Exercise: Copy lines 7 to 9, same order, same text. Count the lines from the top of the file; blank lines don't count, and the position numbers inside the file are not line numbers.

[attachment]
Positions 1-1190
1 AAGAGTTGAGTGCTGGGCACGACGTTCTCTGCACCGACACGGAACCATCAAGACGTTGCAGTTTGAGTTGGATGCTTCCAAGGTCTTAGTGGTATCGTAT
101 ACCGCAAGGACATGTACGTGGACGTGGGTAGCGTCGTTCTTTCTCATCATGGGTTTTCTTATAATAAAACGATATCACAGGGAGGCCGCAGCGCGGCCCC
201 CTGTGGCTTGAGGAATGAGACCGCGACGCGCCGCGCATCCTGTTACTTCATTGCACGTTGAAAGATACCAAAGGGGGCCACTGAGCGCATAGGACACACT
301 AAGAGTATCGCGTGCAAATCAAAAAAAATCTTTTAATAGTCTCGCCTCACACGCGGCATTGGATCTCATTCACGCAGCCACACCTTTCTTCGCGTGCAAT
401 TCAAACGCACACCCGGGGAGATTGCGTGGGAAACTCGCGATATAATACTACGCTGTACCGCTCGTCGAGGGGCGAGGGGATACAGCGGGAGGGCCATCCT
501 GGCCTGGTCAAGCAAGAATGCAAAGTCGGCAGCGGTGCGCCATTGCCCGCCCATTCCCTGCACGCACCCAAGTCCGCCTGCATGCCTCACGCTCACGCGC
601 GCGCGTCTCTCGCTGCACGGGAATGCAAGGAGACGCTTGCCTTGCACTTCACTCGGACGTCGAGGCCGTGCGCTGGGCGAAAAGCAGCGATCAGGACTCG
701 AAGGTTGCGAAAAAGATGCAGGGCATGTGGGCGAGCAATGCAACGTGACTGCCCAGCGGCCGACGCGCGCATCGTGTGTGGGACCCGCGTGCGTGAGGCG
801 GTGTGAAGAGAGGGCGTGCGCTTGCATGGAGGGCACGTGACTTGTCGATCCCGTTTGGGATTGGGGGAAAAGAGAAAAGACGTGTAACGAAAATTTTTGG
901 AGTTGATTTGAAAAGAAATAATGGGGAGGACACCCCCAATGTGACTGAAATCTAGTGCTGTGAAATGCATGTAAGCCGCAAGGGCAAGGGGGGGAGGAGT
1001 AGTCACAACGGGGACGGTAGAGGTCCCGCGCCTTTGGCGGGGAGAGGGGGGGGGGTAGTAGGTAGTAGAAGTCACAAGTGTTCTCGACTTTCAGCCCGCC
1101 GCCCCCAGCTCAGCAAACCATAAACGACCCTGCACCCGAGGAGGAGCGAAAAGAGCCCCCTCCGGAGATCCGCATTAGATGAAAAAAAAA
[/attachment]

501 GGCCTGGTCAAGCAAGAATGCAAAGTCGGCAGCGGTGCGCCATTGCCCGCCCATTCCCTGCACGCACCCAAGTCCGCCTGCATGCCTCACGCTCACGCGC
601 GCGCGTCTCTCGCTGCACGGGAATGCAAGGAGACGCTTGCCTTGCACTTCACTCGGACGTCGAGGCCGTGCGCTGGGCGAAAAGCAGCGATCAGGACTCG
701 AAGGTTGCGAAAAAGATGCAGGGCATGTGGGCGAGCAATGCAACGTGACTGCCCAGCGGCCGACGCGCGCATCGTGTGTGGGACCCGCGTGCGTGAGGCG